Ontario Investing in Critical Infrastructure to Support Regional Population Growth and Housing

New legislation would further enhance wastewater treatment to support residential growth while maintaining world-class environmental protections

Photo: David Piccini, Minister of the Environment, Conservation and Parks

PICKERING – Based on expert advice, Ontario is proposing new legislation that, if passed, would support the continued delivery of world-class wastewater treatment services for the Region of York. Through the proposed Supporting Growth and Housing in York and Durham Act, 2022, Ontario would facilitate expedited improvements to the existing York-Durham Sewage System network connected to the Duffin Creek treatment facility that is co-owned and operated by York and Durham Regions.

Following recommendations of the York Region Wastewater Advisory Panel, the proposed legislation accommodates regional growth by leveraging an existing wastewater infrastructure service agreement between York and Durham Regions that delivers high-quality, treated water safely and responsibly into Lake Ontario. The expansion of this infrastructure is the most effective option available, leveraging existing wastewater treatment services under the Co-Ownership Agreement between Durham and York Regions who share treatment facility assets to support their collective population growth.

“Expansion of this shared critical wastewater infrastructure for York and Durham Regions is needed to support their significant population housing, and economic growth. Our government is proposing a solution that ensures the most robust wastewater treatment as these communities continue to grow,” said David Piccini, Minister of the Environment, Conservation and Parks. “The Duffin Creek treatment facility is one of the best performing wastewater facilities in the province that ensures the protection, enjoyment and welfare of Lake Ontario, shoreline communities and nearshore areas.”

The Duffin Creek treatment facility is one of the top performing wastewater treatment plants in Ontario, achieving world-class standards for high quality treatment, phosphorus control and protective measures for the surrounding environment and watershed, with a capacity to process 630 million litres per day. Today, this facility operates at approximately 50 per cent capacity and the proposal would add an additional 12 per cent to the current flow levels, meaning it has the capacity to ensure every litre of water the plant receives gets high quality treatment. Over the past 25 years, governments at all levels have invested more than $850 million in the plant, making it one of the best performing treatment facilities on the Lake Ontario shoreline. Phosphorous limits at the plant are significantly lower than those at other wastewater facilities in Ontario and will continue to be reduced as the facility implements additional upgrades between now and 2030.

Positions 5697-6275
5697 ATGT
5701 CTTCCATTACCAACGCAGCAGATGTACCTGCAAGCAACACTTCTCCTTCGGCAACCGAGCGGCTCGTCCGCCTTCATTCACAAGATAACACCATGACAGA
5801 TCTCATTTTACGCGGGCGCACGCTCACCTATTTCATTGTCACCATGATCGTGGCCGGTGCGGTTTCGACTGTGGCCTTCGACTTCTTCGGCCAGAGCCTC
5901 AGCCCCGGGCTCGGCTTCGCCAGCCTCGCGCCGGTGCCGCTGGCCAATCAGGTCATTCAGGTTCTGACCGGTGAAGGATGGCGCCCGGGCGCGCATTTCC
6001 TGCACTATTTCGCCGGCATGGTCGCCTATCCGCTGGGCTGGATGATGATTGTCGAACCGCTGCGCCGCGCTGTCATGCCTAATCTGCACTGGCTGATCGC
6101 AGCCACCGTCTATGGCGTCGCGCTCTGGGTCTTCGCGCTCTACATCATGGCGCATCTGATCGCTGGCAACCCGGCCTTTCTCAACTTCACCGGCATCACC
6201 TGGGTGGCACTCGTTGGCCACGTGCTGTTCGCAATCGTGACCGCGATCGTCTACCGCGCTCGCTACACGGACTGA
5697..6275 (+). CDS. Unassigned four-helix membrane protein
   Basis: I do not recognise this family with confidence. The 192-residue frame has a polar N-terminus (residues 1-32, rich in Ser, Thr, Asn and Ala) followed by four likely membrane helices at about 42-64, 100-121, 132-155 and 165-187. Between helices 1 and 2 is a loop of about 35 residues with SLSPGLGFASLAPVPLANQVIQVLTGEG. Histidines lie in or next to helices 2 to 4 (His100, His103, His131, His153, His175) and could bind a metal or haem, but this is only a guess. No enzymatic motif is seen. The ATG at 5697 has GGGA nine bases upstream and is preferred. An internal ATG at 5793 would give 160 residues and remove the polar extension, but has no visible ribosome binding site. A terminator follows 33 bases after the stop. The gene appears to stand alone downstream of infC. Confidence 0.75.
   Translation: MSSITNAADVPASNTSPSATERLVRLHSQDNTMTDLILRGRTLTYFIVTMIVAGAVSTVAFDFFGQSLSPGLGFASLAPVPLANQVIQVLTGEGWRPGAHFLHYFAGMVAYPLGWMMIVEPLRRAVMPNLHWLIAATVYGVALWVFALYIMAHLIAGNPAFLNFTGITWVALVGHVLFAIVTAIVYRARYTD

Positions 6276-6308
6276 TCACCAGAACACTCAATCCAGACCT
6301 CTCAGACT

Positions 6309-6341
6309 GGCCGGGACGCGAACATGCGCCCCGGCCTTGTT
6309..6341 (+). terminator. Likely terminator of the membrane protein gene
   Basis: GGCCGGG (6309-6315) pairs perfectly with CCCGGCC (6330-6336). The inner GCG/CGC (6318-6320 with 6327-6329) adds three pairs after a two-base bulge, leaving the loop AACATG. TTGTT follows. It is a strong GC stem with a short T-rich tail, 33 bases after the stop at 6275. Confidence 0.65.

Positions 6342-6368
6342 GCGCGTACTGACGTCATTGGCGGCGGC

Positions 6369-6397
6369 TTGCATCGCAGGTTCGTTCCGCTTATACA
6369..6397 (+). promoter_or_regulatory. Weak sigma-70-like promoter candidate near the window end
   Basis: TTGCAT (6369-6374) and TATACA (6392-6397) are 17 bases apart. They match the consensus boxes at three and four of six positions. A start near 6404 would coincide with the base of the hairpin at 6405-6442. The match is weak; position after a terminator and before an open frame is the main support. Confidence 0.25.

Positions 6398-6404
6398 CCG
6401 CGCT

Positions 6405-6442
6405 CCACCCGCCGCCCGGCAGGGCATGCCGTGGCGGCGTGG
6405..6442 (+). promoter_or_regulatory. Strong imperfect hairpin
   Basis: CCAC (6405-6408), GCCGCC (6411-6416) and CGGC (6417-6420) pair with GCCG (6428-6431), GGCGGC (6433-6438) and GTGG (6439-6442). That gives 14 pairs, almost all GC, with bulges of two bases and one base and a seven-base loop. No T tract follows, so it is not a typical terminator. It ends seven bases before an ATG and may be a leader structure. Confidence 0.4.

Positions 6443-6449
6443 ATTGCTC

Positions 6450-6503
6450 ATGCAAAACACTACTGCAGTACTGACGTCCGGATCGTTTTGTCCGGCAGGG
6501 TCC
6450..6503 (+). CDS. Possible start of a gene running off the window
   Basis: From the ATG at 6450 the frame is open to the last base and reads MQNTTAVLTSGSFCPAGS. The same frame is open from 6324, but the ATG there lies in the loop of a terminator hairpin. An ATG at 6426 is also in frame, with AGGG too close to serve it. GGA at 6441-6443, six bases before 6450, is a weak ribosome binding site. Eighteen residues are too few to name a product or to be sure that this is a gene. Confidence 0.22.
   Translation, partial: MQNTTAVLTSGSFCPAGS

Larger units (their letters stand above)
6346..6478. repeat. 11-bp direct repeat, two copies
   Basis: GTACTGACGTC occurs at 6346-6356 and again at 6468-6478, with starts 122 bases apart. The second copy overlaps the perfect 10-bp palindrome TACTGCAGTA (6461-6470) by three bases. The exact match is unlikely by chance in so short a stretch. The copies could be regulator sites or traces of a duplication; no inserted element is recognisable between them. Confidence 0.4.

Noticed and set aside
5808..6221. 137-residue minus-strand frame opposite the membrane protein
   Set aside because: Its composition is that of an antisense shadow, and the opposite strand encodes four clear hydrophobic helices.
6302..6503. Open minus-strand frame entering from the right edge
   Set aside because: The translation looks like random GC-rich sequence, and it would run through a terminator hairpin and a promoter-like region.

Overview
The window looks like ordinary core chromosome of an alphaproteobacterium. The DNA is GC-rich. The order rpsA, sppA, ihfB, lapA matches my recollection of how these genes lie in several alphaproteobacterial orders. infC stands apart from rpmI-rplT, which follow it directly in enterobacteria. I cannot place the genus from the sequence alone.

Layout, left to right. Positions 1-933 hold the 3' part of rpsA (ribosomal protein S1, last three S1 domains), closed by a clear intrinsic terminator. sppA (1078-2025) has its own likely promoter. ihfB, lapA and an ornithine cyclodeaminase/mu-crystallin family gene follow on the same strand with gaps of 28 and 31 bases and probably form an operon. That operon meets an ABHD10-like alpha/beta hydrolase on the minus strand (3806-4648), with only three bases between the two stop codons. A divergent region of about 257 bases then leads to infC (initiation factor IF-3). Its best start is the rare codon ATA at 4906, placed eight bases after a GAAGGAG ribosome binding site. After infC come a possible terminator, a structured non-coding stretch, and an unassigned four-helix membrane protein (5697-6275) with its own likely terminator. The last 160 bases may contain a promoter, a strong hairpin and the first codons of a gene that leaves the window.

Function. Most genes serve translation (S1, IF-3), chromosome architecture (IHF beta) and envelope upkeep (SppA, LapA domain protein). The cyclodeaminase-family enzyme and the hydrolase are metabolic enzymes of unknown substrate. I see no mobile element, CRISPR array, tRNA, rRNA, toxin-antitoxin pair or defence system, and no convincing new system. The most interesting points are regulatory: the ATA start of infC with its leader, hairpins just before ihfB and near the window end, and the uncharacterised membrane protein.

In parallel with this initiative, Ontario continues to make multi-million-dollar improvements to wastewater and stormwater infrastructure, investing in the latest technology for real-time wastewater monitoring. In January 2022, Ontario invested $15 million to build, upgrade and rehabilitate storm and wastewater infrastructure in the Lake Ontario basin. This includes optimizing plants, improving local sewer systems and investing in green infrastructure. The Regional Municipality of Durham is receiving $836,590 through this program which will help improve water quality in Lake Ontario.

Further, Ontario invested $6.3 million in 51 projects to protect and improve Lake Ontario. This includes projects under the Canada-Ontario Agreement (COA) Nutrients Annex commitments focused on the Lake Ontario basin and science/monitoring projects. In Durham, this includes monitoring exit loads of phosphorus to Lake Ontario from tributaries, monitoring nutrient and weather event discharges from tributaries, quantifying nutrient loadings and determining internal phosphorus loading in western Lake Ontario coastal wetlands.

The government will also be boosting science and monitoring capacity of Lake Ontario by making investments focused on monitoring and research with external partners to track, predict and better understand conditions in Lake Ontario. This work will ensure we continue to support and maintain the highest quality of water for Lake Ontario.


Quick Facts

  • In 2021, Ontario put in place the York Region Wastewater Advisory Panel to provide advice to the government on possible solutions to meet the region’s sewage servicing needs. Read the panel’s report.

SOURCE Province of Ontario

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